For all its sophistication in finding and treating physiological ailments, modern medicine is still on the lower reaches of the learning curve when it comes to diagnosing mental health disorders.
For depression, anxiety, or one of the many other mental health illnesses in the DSM – the Diagnostic and Statistical Manual of Mental Disorders – there’s no blood test to say if you’re sick. Going to the doctor means assessment by a psychiatrist based on diagnostic criteria.
Although this might be the best we’ve got right now, even psychiatrists don’t think it’s a flawless system.
“In psychiatry, there’s no gold standard,” says James Cook University child psychiatrist Professor Brett McDermott. “Validity is always going to be a question mark. A lot of people say, ‘well, these criteria are as good as they get until we find an effective, objective test’.”
The WHO’s International Classification of Diseases (ICD) – which is more widely used in Australia than the US-made DSM – has over 70,000 codes and includes all diseases, not just psychiatric ones. First published by the American Psychiatric Association in 1952 and now in its fifth edition (“DSM-5”), the DSM is specifically for categorising mental diseases.
Both books are living documents that serve as the authority on psychiatric diagnoses. Each update makes small tweaks to the wording, classifications of diseases and ways to diagnose someone. These changes aren’t always popular though – for example the removal of the “bereavement exclusion” for depression disorders in the DSM-5, published in 2013, created considerable controversy.
Let’s say you think you might have attention deficit hyperactivity disorder (ADHD). The doctor diagnosing you will need to check if you have at least six specific symptoms – such as making careless mistakes, difficulty paying attention, easily getting side-tracked, and often losing things – over a six-month period.
This six-month period, or long-term monitoring of symptoms, is important, because having some of these symptoms occasionally can sometimes just be a part of life.
“Most Saturday mornings I look pretty ADHD, especially if it’s been a bad night before. But Wednesday at lunchtime I don’t look very ADHD at all.”Professor Brett McDermott
Unfortunately, psychiatrists might only have once chance to diagnose a patient.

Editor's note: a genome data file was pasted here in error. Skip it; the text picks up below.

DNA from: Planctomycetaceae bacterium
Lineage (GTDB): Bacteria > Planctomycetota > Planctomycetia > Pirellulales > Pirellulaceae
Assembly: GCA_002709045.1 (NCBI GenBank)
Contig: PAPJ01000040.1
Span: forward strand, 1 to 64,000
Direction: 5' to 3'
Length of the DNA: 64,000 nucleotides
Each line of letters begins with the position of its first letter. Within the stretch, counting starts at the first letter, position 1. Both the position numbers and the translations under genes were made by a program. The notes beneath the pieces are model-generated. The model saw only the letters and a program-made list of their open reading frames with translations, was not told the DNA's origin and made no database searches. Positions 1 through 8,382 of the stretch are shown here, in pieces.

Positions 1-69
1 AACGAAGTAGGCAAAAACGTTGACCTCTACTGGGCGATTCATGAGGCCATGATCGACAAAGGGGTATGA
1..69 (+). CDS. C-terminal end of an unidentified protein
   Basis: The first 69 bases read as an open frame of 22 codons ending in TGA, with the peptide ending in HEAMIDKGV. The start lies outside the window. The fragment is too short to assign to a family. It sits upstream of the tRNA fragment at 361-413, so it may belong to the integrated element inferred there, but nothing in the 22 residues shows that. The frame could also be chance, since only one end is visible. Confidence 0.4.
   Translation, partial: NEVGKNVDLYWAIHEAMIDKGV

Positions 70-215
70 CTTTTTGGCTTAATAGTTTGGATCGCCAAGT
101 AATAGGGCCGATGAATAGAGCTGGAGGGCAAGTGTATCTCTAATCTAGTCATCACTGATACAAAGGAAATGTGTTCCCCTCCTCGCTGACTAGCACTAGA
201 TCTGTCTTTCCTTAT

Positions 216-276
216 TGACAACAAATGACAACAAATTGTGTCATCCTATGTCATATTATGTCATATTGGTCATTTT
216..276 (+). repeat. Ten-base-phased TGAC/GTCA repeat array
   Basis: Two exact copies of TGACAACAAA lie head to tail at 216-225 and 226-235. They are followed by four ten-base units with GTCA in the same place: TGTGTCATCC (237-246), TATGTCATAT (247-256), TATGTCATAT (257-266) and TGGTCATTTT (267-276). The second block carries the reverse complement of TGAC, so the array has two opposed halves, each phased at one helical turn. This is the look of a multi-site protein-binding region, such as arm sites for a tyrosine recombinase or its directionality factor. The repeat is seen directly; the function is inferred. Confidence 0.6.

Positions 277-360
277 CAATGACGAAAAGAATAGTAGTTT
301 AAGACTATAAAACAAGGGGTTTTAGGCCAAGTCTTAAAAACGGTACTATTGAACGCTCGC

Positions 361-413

“Most Saturday mornings I look pretty ADHD, especially if it’s been a bad night before,” says McDermott. “But Wednesday at lunchtime I don’t look very ADHD at all.”
This is a problem called “test-retest reliability”. It’s important to note that this isn’t an issue specific to mental health disorders – for example your blood pressure can be very different depending on your environment – but it’s especially important in psychiatry.
“If you see someone in [hospital emergency], they’re going to be much more agitated just because it’s a highly stimulating environment,” explains McDermott. “Machines go ping and there’s people in pain and nurses running around.
“They will be much more distressed and agitated and your diagnosis might look different than if you saw that person in a coffee shop, two days before.”
This is just one of a number of mental health diagnosis issues. There can be differences between psychiatrists with the same patient – called inter-rater reliability. There’s also no section in the criteria to be able to note strength or resilience in patients, which would be helpful to be able to measure against a diagnosis.
For some, there are also worries about the over-medicalisation of disorders, and of gaining the interest of the pharmaceutical industry, although McDermott strongly disagrees on the last count.
“I think the pharmacological industry – for all its serious, serious issues – is not actually the one driving the DSM at all,” he says. “I think what’s driving the DSM is clinicians and consumers wanting clarity about what works for what.”
And after all these issues are considered, the DSM and ICD are still incredibly helpful tools to get people the treatment they desperately need. Without them it would be more difficult for clinicians to talk to each other, prescribe treatments, or be able to give language to a patient about what they’re experiencing.
“It does actually give more validity and reliability than without these measures,” says McDermott. “At the moment – although it’s clunky and it’s got issues – it’s better than nothing. But it’s not quick, it’s not very efficient and it has question marks about reliability.”